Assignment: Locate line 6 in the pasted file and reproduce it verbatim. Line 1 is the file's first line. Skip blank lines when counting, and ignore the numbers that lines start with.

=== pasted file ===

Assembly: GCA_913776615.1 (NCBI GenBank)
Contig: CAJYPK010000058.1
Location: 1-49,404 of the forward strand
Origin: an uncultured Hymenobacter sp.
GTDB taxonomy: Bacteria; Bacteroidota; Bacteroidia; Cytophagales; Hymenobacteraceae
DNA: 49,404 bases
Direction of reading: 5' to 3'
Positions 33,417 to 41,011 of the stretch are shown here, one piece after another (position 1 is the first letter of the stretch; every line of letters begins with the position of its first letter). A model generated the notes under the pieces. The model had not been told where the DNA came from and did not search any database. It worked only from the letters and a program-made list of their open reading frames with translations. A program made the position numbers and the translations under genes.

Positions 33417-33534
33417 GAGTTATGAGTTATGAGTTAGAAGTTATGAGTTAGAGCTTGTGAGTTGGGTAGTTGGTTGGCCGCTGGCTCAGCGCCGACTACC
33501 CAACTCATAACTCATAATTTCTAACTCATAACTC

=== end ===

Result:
DNA: 49,404 bases